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Author Topic: Questions about PA systems...  (Read 2314 times)
jmhyer
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« on: July 26, 2006, 09:17:46 PM »

...for those of you with knowledge in this area.

I'm thinking of purchasing a portable PA system for use in a small venue with two or three instruments and two or three mics (i.e.- four-to-six channels).  There a lot of options out there at various pricing points.  Many of the less-expensive ones are brands I've heard nothing (or very little) about.  What kind of quality (in terms of both of sound and reliability) can I expect from less-expensive or less-well-known brands such as Kustom, Soundcraft Gigrac, Phonic, Nady, or Behringer?  Would I gain a lot from spending more on Yamaha, Peavey, Alesis, or Mackie components?  I'm primarily talking about powered mixers and cabs, though I reaize that mic quality is important, too.

Thanks in advance for your input.  I'm pretty ignorant in this area.   :UND>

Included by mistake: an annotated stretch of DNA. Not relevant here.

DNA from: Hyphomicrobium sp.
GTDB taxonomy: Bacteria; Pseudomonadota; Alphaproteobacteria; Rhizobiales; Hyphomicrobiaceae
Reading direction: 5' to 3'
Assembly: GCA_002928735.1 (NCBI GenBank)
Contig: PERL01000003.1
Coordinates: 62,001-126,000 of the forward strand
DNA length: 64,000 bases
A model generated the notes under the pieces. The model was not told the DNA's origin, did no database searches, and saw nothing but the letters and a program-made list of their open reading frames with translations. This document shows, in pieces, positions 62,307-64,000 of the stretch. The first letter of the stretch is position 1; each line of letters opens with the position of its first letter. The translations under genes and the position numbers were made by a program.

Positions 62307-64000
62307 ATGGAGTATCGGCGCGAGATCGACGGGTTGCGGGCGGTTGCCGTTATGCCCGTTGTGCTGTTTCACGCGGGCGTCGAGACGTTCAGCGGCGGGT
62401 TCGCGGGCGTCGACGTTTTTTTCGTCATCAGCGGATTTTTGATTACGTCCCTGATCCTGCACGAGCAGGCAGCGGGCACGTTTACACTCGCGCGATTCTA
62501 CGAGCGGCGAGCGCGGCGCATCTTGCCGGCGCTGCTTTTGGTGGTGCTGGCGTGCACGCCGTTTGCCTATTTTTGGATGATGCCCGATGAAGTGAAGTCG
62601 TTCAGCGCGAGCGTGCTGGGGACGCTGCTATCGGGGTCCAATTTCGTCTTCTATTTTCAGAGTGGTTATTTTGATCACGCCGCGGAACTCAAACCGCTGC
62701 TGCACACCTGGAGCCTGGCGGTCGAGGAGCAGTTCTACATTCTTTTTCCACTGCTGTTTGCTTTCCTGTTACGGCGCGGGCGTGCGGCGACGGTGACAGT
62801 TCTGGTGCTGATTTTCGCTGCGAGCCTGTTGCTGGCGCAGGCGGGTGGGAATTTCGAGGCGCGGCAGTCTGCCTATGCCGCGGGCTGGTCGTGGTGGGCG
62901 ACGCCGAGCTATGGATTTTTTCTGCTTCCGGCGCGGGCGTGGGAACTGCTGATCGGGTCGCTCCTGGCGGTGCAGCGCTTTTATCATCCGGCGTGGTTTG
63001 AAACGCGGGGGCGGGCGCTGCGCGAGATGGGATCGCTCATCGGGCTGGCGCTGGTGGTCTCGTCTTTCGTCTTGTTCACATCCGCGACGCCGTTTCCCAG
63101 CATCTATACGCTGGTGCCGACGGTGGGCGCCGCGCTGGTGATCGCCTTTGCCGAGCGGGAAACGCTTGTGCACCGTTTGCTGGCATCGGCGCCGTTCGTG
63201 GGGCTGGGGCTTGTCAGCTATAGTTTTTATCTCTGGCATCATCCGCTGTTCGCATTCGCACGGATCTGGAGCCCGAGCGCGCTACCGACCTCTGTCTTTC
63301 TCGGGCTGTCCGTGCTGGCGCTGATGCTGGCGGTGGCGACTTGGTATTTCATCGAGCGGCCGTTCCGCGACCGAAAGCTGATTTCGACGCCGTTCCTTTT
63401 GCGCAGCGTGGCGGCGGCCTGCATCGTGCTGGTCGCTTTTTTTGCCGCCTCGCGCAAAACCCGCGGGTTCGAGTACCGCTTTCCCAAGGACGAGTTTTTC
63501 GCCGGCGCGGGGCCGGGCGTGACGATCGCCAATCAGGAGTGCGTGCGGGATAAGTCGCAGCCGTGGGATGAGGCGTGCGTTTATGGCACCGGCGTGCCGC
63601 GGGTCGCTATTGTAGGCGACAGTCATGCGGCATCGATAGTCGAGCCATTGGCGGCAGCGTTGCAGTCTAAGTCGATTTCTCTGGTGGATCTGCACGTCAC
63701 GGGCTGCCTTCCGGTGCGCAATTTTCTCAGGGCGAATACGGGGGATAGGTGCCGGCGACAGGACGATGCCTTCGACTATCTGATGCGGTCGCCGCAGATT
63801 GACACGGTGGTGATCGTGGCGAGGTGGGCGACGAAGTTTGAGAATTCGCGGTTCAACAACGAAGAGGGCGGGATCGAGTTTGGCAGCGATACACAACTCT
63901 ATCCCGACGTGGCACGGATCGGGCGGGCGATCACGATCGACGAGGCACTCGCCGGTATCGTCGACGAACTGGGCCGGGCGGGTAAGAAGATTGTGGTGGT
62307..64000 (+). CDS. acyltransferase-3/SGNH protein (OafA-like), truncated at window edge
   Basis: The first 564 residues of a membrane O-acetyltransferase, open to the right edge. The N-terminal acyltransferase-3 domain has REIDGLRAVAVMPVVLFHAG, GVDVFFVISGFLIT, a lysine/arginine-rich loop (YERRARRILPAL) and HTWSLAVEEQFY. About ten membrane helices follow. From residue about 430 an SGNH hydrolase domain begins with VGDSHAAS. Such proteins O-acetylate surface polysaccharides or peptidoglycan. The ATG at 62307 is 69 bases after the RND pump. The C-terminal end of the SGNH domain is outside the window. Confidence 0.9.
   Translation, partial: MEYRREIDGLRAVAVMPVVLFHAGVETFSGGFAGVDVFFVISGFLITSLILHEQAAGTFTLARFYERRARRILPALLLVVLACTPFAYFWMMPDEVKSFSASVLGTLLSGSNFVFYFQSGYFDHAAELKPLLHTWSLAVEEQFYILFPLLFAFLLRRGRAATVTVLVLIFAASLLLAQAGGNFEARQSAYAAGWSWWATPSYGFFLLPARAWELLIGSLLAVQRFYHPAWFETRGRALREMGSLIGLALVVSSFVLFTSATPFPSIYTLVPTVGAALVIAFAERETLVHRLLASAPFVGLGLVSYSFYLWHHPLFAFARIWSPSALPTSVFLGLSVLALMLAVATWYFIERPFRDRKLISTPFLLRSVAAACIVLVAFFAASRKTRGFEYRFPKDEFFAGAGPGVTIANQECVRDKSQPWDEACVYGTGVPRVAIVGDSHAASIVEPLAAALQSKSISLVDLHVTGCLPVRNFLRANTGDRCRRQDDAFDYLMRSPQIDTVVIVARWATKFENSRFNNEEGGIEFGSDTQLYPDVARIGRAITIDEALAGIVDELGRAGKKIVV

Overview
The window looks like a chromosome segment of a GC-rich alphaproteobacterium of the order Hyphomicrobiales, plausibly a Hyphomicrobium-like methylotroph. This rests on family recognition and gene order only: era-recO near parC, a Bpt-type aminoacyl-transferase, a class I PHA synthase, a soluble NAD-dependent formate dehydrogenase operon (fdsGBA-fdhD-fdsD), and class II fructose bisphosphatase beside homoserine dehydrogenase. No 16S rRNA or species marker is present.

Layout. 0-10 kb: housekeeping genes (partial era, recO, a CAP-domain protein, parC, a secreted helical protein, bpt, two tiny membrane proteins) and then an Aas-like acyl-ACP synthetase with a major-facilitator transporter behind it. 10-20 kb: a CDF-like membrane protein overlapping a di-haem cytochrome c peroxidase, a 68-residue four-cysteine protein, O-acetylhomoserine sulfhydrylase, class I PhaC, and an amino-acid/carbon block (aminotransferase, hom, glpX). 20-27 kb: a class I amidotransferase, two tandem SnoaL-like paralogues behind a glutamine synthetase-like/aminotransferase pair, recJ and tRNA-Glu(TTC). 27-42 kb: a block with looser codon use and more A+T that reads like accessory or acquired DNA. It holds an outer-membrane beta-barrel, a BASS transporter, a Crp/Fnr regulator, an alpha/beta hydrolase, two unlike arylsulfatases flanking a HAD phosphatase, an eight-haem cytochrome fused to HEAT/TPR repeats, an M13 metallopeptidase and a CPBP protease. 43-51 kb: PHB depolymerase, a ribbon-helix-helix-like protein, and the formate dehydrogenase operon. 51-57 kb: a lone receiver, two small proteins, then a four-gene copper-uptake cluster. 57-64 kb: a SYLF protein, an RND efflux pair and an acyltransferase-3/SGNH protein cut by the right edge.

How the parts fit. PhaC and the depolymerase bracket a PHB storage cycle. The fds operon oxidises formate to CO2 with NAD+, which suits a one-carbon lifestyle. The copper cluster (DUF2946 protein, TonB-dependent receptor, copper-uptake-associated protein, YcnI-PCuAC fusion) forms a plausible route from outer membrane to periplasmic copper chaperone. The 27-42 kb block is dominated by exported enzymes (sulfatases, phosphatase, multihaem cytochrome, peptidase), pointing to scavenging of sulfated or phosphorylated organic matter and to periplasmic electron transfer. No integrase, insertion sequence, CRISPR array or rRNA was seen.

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« Reply #1 on: July 26, 2006, 10:35:24 PM »

sent you an email....
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jmhyer
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« Reply #2 on: July 27, 2006, 12:35:18 AM »

Thanks, Todd.  You've got mail now.
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Jerry  #698

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« Reply #3 on: September 02, 2006, 03:05:04 AM »

in my experience, the room is a big question. i have been at gigs in front of fifty people armed with an acoustic amp with two chanels (guitar and vocals) with the same for the other two people. In bigger gigs of 100 or so people, (never really needed anything more than that) I got by with a 400 watt powered mixer with 8 channels (not all used) and 2 12" two way speakers. sounded good. Overkill will only give you more headroom-too little will make your equipment work too hard...imho.
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« Reply #4 on: September 03, 2006, 03:53:40 AM »

Always better to have too much power than not enough, Mackie is great if you can get into that price range...
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aaronjnoone
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« Reply #5 on: September 04, 2006, 02:05:26 AM »

You know you're safe using Mackie.

That said, I use a Crate DLX700 (300 watt) powered mixer to my Community speakers (12's). I have no problems playing most bars and outdoor parties. If I need to, I go to the Mackie board and powered speakers, but usually the Crate/Community gets the job done.

Good luck,
Aaron
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« Reply #6 on: September 04, 2006, 03:10:30 AM »